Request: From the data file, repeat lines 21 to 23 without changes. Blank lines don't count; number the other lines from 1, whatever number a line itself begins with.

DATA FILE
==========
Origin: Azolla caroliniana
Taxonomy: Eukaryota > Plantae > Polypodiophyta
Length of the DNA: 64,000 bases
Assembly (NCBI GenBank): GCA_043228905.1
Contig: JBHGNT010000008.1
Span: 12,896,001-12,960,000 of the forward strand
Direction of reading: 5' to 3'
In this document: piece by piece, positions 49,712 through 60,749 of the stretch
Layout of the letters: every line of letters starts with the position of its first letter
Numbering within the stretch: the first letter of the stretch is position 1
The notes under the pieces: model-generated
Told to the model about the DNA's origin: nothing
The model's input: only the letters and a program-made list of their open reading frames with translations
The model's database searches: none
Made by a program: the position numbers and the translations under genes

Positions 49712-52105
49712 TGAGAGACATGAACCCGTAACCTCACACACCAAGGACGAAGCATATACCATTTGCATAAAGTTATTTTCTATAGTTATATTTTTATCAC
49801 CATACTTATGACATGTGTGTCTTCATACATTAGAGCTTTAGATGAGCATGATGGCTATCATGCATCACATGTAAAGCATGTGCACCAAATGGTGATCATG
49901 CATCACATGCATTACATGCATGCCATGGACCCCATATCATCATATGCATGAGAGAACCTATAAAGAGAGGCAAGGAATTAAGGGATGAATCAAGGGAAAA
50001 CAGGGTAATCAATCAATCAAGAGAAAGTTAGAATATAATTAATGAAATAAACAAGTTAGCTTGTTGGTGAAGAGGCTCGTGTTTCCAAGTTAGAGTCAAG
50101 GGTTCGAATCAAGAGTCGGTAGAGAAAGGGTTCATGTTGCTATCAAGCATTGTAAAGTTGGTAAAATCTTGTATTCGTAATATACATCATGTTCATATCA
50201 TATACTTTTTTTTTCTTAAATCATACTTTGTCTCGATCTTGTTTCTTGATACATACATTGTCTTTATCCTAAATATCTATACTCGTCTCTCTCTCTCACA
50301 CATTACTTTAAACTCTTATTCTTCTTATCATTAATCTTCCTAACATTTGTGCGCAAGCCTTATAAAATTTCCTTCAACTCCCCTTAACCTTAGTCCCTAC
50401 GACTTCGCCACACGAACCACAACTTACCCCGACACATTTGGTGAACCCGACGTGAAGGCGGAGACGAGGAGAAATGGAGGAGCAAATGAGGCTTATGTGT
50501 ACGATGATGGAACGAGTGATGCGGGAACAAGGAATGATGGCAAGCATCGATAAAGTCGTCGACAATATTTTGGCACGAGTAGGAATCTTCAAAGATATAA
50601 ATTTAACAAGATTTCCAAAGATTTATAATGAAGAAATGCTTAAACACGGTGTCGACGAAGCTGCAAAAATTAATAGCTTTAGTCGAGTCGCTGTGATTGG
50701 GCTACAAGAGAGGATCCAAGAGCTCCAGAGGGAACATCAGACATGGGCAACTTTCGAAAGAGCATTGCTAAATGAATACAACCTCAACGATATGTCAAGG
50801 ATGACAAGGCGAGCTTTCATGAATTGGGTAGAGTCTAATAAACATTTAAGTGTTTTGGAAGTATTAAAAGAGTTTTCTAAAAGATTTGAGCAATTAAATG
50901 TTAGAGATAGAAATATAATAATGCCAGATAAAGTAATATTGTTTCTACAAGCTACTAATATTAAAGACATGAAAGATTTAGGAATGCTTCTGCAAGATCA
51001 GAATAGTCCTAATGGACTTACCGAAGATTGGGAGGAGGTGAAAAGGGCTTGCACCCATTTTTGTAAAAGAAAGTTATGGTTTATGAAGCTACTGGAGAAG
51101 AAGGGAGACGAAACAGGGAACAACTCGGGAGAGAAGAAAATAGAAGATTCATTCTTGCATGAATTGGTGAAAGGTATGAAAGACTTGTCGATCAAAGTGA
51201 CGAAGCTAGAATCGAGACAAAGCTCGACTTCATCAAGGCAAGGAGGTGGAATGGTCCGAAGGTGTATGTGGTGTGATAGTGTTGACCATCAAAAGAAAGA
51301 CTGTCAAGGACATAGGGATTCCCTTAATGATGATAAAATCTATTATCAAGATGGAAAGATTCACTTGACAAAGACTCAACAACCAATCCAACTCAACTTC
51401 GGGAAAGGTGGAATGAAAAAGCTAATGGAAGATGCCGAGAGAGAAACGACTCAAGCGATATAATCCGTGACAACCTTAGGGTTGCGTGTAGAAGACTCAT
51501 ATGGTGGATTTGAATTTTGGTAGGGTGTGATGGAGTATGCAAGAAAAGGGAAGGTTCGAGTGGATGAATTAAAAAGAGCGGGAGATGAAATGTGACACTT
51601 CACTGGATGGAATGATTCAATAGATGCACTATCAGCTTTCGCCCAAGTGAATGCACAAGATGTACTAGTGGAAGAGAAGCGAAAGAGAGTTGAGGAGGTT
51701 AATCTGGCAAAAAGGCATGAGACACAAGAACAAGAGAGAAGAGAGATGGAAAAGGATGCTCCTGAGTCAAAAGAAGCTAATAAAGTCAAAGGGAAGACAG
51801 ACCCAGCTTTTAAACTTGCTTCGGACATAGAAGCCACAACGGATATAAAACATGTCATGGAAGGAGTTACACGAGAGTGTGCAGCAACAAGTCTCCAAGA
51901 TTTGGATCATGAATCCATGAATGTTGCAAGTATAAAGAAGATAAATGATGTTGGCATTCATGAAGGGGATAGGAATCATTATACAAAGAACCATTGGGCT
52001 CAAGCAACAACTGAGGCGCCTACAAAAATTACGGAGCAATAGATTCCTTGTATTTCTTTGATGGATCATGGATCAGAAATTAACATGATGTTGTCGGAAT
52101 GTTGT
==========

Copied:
50101 GGTTCGAATCAAGAGTCGGTAGAGAAAGGGTTCATGTTGCTATCAAGCATTGTAAAGTTGGTAAAATCTTGTATTCGTAATATACATCATGTTCATATCA
50201 TATACTTTTTTTTTCTTAAATCATACTTTGTCTCGATCTTGTTTCTTGATACATACATTGTCTTTATCCTAAATATCTATACTCGTCTCTCTCTCTCACA
50301 CATTACTTTAAACTCTTATTCTTCTTATCATTAATCTTCCTAACATTTGTGCGCAAGCCTTATAAAATTTCCTTCAACTCCCCTTAACCTTAGTCCCTAC